Enforcing Restrictive Covenants

Have you found out that an ex-employee has gone to work for a competitor and is breaking a restrictive covenant?  

If you find that an ex-employee has gone to work for a competitor, you can:

  • write to your ex-employee reminding them of the restrictions and ask for a statement or declaration that they will abide by the contractual restrictions, and
  • write to your ex-employee's new employer to provide them with a copy of the restrictions. Warn the new employer that you will take further action if you believe that the restrictions have been breached.

You can also apply for an injunction if you discover that an ex-employee is breaking a restrictive covenant, you can apply for an injunction that requires the employee to "deliver up" or destroy confidential information. This means that you can ask the court to give an order to require the employee to stop immediately. Such an application must be made promptly. A court hearing may be set to allow the court to hear the full evidence at a later date in another trial.

If you claim that you have suffered financial damage as a result of the ex-employees breach of the restrictions, you will need to show evidence of that loss. This will usually be a loss of clients and/or profits on contracts.

You may also choose to sue the new employer. This action warns the competitor and other competitors that contractual restrictions have teeth and will be enforced. Also, the new employer is more likely than the ex-employee to have money with which to pay compensation if the court finds that the restrictions have been breached.

What can you do to Enforce Restrictive Covenants?

firstly, speak to a specialist Employment Law professional who will advise on how to proceed in the circumstances.

Check your employment contracts  

A well-drafted employment contract can act as a deterrent to ex-employees and put them off taking client and contract information away with them – or setting up in competition.

Our employment team can advise you on appropriate clauses for your contracts depending on the type of employee: it is important to ensure that contracts are tailored to suit the particular employment set up.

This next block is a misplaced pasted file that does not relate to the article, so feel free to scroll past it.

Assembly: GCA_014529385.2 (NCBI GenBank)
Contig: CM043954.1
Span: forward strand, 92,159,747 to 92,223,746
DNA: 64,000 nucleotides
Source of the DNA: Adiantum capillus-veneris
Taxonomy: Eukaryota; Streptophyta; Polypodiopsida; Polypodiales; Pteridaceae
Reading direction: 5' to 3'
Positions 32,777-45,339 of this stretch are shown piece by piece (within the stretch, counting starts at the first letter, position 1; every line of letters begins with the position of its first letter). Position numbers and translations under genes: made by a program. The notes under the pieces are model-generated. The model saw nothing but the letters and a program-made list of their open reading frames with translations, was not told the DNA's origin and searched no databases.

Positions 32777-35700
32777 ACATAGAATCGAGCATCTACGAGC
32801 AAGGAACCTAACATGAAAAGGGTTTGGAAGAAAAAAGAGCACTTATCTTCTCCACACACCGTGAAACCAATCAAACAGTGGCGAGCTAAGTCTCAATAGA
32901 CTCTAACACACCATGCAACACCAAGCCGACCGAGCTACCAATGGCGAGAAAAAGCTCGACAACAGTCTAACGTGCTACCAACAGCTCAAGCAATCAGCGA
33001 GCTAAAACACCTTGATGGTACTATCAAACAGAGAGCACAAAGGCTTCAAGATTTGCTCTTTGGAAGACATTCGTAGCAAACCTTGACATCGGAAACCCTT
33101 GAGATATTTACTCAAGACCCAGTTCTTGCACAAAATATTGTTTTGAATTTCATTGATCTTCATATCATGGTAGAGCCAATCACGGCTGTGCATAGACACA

We can also review your current employment contracts to ensure that they will have a good chance to stand up in court should an ex-employee take action that affects your business.

The importance of well drafted restrictions was highlighted in the case of Prophet plc v Huggett.

Mr Huggett was the UK sales manager of a software company, Prophet and a post-termination restrictive covenant was in place to prevent him from selling Prophet's software after he left.

Mr Huggett joined a competitor, which sold competing software but which was not, technically, Prophet software (as only Prophet sold Prophet software). Read literally, the restrictive covenant provided no protection to Prophet as nobody else sold their software.

The High Court held that the clause should be rewritten to give effect to the intention of the parties, to prevent Mr Huggett selling software which was similar to Prophet software.

The Court of Appeal disagreed. It was pointed out that a purposive approach could legitimately be taken where a restrictive covenant was ambiguous. But this one was not ambiguous - it was just badly drafted.

We are here to help 

For advice on Restrictive Covenants and employment contracts, contact susan.mayall@pearsonlegal.co.uk. or victoria.schofield@pearsonlegal.co.uk  or call us today.